Tech

Google's hospital data-sharing deal raises privacy fears — here's what's really going on

Key Points
  • A recent cloud deal between Google and hospital chain Ascension is first reported by The Wall Street Journal, which raises privacy fears over how the information will be used.
  • CNBC has learned that the companies signed a standard type of agreement that usually limits the scope of how companies partnering with hospitals can use this data.
  • However, some Ascension employees remain concerned about some tools Google is using.
Sundar Pichai, CEO of Google, speaks to the media before the opening of the Berlin representation of Google Germany in Berlin on January 22, 2019.
Carsten Koall | Getty Images News | Getty Images

Google has waded into a privacy flap over a partnership with Ascension, a major U.S. hospital network, to collaborate on tools that help make sense of information about patients and help doctors search the medical record.

The deal was first disclosed by a Wall Street Journal piece, which explained that 150 Google employees already have access to data on tens of millions of patients without their knowledge or consent.

However, it's not clear that the deal represents a major privacy risk. According to six people familiar with the scope of the agreement and an internal Ascension email seen by CNBC, the two companies signed an industry-standard agreement that allows the hospital to share protected health information with Google as long as this information is used only for treating patients. These people asked for anonymity because they were not authorized to discuss the deal with the media. The email also notes that the deal was part of a larger agreement between the companies that included Ascension's use of Google's G Suite set of productivity tools, which competes with Microsoft Office 365.

At the same time, one person familiar said some Ascension employees were concerned that some tools that Google is using to import and export data were not compliant with HIPAA privacy standards and that concerned employees did not receive satisfactory answers from Google on this front. Google did not comment on these particular complaints. But it said that it has a wide variety of Google Cloud products that enable compliance with HIPAA — the set of rules that govern how health information is transferred and shared — including some of the products mentioned by the concerned employees.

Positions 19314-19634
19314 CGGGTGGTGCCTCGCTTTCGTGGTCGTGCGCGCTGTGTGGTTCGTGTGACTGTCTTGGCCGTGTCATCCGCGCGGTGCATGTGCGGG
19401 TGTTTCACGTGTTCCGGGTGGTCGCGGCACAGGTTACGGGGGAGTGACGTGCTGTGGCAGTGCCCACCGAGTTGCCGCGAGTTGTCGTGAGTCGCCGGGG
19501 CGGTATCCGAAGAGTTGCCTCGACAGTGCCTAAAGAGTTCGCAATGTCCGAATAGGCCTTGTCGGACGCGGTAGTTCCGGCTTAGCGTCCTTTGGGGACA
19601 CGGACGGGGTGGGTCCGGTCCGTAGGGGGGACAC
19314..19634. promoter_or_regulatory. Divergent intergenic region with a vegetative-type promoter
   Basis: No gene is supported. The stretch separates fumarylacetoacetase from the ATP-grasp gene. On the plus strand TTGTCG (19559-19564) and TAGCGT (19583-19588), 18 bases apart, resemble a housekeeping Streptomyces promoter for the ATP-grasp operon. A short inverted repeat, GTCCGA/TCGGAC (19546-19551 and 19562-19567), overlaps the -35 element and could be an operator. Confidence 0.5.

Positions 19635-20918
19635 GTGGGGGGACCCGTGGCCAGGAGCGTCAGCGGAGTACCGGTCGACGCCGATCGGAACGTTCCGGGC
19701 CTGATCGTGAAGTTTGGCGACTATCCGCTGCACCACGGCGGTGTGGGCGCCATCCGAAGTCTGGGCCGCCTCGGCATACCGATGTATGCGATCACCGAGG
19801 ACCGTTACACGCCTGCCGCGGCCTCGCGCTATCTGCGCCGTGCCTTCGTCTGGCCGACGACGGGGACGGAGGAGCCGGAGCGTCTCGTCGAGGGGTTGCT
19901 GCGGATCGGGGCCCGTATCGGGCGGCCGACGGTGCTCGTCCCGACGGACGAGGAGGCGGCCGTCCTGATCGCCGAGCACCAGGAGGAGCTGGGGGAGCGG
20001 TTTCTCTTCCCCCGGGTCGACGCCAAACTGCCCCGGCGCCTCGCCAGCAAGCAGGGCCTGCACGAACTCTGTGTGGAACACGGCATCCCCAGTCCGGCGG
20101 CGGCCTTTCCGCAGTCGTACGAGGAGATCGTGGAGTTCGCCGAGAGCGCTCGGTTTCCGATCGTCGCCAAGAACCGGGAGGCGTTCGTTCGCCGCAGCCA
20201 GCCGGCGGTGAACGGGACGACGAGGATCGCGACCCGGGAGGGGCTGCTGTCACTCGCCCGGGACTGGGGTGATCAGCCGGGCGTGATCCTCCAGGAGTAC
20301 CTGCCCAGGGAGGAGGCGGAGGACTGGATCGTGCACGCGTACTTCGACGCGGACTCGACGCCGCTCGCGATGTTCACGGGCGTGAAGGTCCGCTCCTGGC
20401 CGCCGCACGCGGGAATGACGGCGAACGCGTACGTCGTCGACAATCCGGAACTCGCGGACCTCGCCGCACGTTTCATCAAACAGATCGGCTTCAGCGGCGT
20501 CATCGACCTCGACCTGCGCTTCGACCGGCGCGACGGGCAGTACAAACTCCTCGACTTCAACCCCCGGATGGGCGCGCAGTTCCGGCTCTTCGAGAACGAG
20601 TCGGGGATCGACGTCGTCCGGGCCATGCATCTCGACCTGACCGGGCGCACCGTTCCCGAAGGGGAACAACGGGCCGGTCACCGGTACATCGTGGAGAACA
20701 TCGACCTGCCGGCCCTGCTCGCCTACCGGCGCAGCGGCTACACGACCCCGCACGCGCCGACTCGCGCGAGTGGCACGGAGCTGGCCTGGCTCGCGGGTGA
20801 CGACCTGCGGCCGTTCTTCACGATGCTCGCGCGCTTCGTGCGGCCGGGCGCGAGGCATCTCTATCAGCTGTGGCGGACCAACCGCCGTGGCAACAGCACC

The flap comes as Google makes aggressive strides into the $3.5 trillion health sector, recently agreeing to acquire fitness tracker company Fitbit and announcing a deal with Mayo Clinic. The medical industry is notoriously sensitive when it comes to privacy and security, and Google faces an uphill battle to prove that it can be trusted when it makes the bulk of its money through advertising, which relies on extensive use of customer data.

How the deal came together

Several of the people said the project came together after Ascension spent millions of dollars on a data warehouse project that pulls together clinical information across its patient population.

Ascension and Google started their discussions about eight months ago on a set of so-called population health and analytics software to analyze health information in aggregate, and they referred to the broader scope of the work under the code name "Nightingale."

On the Google side, the goal was to develop tools to make it easier for doctors to pull up specific patient data in a medical record. David Feinberg, Google Health's vice president, referred to this capability in vague terms at a recent industry conference. The tool, according to a source familiar and screenshots viewed by CNBC, makes it easier for a doctor to look up a specific patient to look at recent test results, medications and more.